Although this writing coach doesn't specialize in writing fiction, Ann Wylie's advice frequently makes me sit up and take notice. I also love some of the less well-known quotes she digs up. Like this one, from one of the many writing books next to my desk:

“There’s not much to be said about the period, except that most writers don’t reach it soon enough.”
William Zinsser, author of On Writing Well

If you write for business, you may already know about her writing newsletter, but this one caught my attention. Click here to read what she says about Shorter Sentences.
(You may need to scroll around a bit, but her site is worth it.)

Now, excuse me while I depart the blog. I believe I have some conjunctions to "search and destroy."

Click here for my older post about Ann Wylie's newsletter, with a link to another website where I just wasted quite a few precious minutes. But totally fun minutes.

Thursday, September 29, 2011

Just another ordinary day...

(I wish!)

Lunch with my editor today, a special treat. I got there early and popped in the Scholastic bookstore downstairs. Kids everywhere! Loving the books!
Now keep in mind, I'm trying to be Cool Author Lady. Not starstruck tourist.

But it does kind of take your breath away.

First stop? I'm drooling over Brian Selznick's new fabulous book, WONDERSTRUCK --smack dab in front. Which by the way I'm totally dying to read.

(Sorry about the photos. As I said above, trying to be C.A.L. and didn't want to be so obvious in my photo-snapping.)

Then I moseyed over to another enticing shelf. All sorts of familiar faces and names on these books.

Yep! There you are Kimberley! Front and center!

And then I had to pinch myself. Will my very own book be in the S section come January?!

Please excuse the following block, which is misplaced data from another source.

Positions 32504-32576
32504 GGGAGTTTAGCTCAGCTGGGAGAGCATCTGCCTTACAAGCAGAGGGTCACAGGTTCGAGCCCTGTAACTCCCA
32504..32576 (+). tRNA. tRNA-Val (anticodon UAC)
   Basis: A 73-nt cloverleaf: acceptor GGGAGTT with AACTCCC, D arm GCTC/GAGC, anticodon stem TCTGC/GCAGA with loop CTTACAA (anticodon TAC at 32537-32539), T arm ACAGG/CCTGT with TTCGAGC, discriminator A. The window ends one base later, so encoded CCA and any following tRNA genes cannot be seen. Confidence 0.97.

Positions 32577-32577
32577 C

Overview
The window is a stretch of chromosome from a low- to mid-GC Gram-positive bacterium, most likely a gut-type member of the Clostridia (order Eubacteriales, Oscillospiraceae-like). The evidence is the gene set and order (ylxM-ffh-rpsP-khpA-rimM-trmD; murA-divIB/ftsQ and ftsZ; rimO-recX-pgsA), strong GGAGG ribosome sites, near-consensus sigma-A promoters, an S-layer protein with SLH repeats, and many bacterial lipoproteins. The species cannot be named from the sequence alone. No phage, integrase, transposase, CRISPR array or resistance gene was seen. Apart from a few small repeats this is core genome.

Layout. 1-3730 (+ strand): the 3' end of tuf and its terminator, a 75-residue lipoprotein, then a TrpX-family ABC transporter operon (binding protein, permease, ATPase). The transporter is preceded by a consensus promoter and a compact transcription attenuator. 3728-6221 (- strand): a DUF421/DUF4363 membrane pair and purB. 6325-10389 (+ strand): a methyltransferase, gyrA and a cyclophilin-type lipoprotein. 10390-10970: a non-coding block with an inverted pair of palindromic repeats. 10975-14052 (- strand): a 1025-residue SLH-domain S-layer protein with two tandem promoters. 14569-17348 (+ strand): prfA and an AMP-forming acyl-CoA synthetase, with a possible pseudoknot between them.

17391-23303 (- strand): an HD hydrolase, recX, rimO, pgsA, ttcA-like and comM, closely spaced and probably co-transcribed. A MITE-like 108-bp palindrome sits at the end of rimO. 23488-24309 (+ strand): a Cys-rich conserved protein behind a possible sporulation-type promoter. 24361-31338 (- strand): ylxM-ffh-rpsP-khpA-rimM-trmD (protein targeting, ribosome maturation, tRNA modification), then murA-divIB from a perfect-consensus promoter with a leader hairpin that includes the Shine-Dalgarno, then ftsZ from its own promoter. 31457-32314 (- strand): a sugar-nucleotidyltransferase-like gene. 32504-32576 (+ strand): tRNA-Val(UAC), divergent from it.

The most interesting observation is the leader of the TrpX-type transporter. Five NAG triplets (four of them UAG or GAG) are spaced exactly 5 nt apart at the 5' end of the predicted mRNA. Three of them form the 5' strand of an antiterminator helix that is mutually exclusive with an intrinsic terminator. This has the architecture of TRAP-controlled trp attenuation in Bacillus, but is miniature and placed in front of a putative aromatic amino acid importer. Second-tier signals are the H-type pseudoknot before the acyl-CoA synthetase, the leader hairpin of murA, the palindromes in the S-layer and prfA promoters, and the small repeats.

Swooned all the way upstairs. Awestruck, starstruck, AND Thunderstruck.

Wednesday, September 28, 2011

Celebrity Guest

That would be me. At least, if you take the word of Ms. Casey's 4th graders. She was a winner of a GLORY BE Advanced Readers Copy. I popped in yesterday to say hello to her brilliant students.
They don't know me. They didn't know I was going to be there. They have not read the book. But I felt like a celebrity when I presented them with the book.

Here is why I think they are brilliant:

1. I packaged the book with ribbon, stars, and stickers. I showed them the stickers (guitars) and told them the book takes place in 1964. I asked if they had a guess about why I'd given them shiny guitar stickers. About 5 hands shot up, all with the right answer: ELVIS!

2. We talked about the cover art. One bright boy nailed it. "Maybe it's about a swimming pool that wouldn't let black people and white people swim at the same time."

3. They know a lot about history. They can define historical fiction.
4. They asked amazing questions, and not just whether my name was really mine or not. Though we did talk about pseudonyms and they know the word.

Impressive bunch. This is the huge poster right at the front door.  No wonder they are so brilliant.